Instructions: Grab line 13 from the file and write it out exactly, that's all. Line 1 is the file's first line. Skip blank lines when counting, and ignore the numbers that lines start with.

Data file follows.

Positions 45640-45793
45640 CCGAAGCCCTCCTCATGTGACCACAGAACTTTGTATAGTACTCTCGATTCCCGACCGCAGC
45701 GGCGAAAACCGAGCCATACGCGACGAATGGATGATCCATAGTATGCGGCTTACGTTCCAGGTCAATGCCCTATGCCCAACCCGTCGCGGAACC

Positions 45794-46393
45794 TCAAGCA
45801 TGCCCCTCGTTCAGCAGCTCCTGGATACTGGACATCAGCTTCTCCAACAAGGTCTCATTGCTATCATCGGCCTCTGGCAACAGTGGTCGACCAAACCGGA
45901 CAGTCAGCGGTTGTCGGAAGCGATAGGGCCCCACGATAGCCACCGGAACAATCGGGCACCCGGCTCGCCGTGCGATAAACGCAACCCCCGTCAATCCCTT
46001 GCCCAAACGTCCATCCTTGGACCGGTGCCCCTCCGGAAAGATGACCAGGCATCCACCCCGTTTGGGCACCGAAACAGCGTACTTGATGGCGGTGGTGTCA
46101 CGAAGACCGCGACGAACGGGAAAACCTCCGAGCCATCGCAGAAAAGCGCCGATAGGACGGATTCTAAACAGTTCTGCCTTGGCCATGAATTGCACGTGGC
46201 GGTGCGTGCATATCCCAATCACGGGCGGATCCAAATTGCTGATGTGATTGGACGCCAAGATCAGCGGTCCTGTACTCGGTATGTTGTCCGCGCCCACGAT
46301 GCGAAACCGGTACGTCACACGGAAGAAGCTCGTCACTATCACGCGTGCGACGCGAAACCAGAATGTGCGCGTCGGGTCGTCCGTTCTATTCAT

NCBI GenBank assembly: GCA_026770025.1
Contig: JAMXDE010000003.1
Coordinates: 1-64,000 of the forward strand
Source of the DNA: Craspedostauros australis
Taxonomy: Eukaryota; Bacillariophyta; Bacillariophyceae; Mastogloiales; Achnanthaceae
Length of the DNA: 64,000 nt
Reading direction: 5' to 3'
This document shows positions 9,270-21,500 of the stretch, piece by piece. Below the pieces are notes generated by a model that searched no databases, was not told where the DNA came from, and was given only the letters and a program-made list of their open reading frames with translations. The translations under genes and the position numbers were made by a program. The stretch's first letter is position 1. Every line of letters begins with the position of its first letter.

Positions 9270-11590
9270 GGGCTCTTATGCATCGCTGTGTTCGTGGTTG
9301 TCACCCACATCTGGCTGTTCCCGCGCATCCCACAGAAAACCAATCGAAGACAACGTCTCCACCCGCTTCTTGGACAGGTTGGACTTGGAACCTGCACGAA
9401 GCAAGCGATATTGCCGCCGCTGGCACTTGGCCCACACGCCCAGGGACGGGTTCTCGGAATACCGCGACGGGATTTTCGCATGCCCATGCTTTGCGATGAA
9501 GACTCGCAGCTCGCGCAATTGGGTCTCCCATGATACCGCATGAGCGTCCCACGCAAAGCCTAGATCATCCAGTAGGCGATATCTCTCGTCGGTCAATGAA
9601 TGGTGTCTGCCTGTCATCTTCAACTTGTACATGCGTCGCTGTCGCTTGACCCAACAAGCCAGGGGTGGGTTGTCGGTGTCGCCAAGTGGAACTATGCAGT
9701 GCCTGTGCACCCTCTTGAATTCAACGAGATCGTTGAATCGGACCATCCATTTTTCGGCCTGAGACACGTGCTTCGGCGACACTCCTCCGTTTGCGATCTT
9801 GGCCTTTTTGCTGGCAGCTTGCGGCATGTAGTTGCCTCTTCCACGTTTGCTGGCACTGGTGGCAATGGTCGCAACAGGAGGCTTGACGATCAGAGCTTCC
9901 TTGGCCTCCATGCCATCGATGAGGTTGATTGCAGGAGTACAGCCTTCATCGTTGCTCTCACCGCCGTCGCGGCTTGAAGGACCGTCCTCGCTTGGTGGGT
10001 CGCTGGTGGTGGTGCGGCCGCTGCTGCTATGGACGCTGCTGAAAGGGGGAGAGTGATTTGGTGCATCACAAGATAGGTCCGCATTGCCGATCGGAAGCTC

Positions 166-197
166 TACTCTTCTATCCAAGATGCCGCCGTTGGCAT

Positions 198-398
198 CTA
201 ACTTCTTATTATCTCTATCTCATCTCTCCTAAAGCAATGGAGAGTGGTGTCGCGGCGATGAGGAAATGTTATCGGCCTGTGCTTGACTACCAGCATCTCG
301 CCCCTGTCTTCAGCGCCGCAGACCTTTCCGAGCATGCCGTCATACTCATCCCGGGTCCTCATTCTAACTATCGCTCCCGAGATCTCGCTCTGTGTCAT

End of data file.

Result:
Contig: JAMXDE010000003.1